Steve Buscemi has played his fair share of losers (from the lovable, lonely Seymour in Ghost World to the not-so-loveable, lonely paparazzo Les Galantine in Delirious), but his title character John in Saint John of Las Vegas is a real loser, coming up empty every time he gambles. John’s trying to quit, but his insurance-claim office is sending him on a trip to Sin City to investigate a case of possible fraud. Buscemi, who also served as executive producer, talks about the gamble that is filmmaking, working with Sarah Silverman and how he balances his funny parts with the serious ones.
Q: Do you gamble?
A: When I was working on the movie, there’s a website where you can play blackjack and not actually spend any money, so I did that a lot. It was hard to actually stop doing it, even when the movie was over! There was something relaxing about it, and I like the escape of it. I could see how easily gambling could become an addiction. I could see how for those gamblers, it becomes less about wanting to win a lot of money, and more about just wanting to stay in the game. But I’m too cheap to actually have that be one of my addictions! [Laughs]
Q: Is independent filmmaking a kind of gamble too?
A: Well, show business is just one big gamble. If you want to
make money, you have a better shot going to a casino than investing in
a movie. Talk about a crapshoot! [Laughs]
Q: Your character’s not much of a gambler though — he
doesn’t have any system to speak of, or anything that would require any
A: With the lottery cards, what skill is involved there? You’re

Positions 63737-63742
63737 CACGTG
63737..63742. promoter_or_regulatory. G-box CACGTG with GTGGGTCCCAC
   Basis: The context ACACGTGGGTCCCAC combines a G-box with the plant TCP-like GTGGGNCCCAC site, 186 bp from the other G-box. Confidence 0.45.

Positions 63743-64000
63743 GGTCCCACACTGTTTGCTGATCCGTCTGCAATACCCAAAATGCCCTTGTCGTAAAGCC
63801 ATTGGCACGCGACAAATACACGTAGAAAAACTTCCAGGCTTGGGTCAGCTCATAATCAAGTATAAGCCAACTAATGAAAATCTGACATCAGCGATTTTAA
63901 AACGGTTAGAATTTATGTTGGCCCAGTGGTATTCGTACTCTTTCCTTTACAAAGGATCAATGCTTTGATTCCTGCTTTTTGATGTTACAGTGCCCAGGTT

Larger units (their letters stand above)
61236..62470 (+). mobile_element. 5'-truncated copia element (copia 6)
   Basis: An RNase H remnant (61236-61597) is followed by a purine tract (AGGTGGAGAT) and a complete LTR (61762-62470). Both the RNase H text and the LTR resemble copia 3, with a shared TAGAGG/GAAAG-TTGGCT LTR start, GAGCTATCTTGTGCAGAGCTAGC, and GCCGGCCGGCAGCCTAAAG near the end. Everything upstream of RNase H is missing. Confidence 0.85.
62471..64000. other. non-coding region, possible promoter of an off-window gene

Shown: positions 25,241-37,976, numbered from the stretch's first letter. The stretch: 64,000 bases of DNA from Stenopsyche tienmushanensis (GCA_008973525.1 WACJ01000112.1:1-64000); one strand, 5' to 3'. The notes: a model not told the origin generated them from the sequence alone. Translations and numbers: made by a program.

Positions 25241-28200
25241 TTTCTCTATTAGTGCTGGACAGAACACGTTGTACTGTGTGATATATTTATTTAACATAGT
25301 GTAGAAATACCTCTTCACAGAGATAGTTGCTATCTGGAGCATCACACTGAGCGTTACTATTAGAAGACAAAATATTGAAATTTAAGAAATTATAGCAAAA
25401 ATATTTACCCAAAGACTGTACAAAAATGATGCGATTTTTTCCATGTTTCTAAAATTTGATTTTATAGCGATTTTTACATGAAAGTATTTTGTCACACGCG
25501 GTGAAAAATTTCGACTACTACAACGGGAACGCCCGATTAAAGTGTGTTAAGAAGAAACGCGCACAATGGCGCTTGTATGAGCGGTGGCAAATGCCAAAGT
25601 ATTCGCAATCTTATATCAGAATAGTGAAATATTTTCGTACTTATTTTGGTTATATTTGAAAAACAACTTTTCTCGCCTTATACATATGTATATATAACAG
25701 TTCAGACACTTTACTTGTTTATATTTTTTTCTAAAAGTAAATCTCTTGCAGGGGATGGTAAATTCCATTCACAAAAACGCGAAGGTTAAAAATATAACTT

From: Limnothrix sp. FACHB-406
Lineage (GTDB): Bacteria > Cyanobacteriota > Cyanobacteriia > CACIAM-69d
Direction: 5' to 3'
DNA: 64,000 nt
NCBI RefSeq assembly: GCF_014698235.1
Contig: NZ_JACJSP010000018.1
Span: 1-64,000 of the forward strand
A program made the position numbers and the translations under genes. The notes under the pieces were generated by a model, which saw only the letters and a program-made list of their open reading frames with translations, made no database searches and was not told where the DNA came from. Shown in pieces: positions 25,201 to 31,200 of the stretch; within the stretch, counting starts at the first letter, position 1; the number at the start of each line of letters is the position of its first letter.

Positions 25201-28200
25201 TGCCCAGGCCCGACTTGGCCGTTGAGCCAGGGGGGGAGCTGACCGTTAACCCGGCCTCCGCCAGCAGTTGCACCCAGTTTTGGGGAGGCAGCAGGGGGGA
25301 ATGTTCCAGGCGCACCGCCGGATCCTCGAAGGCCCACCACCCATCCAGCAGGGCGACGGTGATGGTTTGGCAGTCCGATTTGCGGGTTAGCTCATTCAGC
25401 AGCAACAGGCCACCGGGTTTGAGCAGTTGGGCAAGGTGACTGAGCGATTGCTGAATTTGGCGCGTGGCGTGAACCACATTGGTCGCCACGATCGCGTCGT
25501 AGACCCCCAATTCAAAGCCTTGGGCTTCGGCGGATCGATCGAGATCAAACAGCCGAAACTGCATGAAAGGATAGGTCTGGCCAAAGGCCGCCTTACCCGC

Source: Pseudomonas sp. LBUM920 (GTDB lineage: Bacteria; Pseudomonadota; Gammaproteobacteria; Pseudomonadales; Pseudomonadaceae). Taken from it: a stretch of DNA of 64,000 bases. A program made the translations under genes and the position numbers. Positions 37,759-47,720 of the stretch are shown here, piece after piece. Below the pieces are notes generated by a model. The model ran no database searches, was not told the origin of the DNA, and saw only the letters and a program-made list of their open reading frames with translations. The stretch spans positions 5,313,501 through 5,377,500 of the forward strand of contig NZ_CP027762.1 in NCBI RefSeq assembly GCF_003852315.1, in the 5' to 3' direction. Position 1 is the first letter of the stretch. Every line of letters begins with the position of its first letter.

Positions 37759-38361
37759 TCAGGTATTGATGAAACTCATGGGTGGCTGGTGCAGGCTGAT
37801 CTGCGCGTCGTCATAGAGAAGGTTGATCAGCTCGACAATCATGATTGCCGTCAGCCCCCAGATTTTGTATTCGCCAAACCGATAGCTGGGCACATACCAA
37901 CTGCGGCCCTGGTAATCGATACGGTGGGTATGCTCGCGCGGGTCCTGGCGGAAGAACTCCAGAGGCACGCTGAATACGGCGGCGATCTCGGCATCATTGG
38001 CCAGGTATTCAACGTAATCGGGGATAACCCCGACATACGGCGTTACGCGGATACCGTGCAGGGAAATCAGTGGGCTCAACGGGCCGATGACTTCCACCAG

scratching something off. My character thinks you could just have a
lucky day, and if you’re having a lucky day, you want to be buying
those cards. And how do you know you’re having a lucky day? You got to
buy the cards.
There was something endearing about this guy who obviously has
been through something horrible in Vegas, and was starting over, but
still had to buy not one, but multiple lottery tickets a day, even it
it meant spending his last five bucks on them. That to me is both sad
Q: Do you think he wins, even if he doesn’t win? That last scene with Sarah Silverman is a bit ambiguous.
A: I think he does win. And not just because I get the girl.
Hey, I like any movie where I even get to even just talk to a girl!
[Laughs] It’s nice to have a romantic relationship in a film, whether
it’s good or bad, and certainly, working with someone like Sarah, whose
work I really admire, that was nice. I wouldn’t have thought, with her
comedic persona, that she was necessarily the best person to play this
part, but it turned out she was. I found that in real life she’s
really, really sweet, and she brought a lot of that sweetness to the
Q: You had some say over her casting, as one of the film’s executive producers. I heard you were really involved in every step.
A: I’ve never been a producer before, so maybe I worked too hard! [Laughs] Maybe I need to scale back a little bit next time.
Q: But not like your film producer character in the upcoming Pete Smalls Is Dead…
A: He’s all over the place! He’s sort of a nutty character, and he’s had his own addictions, for sure.
Q: How do you balance wildly comedic parts with the more dramatic ones? Your dad characters in The Messenger and Youth in Revolt couldn’t be more different.
A: You never know what’s going to come along. I probably wouldn’t have done The Messenger
if it hadn’t been for [director] Oren Moverman specifically asking me
to do it. I was a little nervous about it, and the kinds of places I
would have to go to as an actor. But I wanted to do it for Oren, who
I’ve known for years, and I’m glad I did — I love the film. I was a
little hesitant about doing Youth in Revolt as well, because I
didn’t like the dad character at first. But it turned out that I had
been given an earlier draft of the script, and when I talked to
[director] Miguel Arteta, he assured me that he could put in some other
stuff and we could change the character. So nothing with me is ever
planned. I just take things as they come.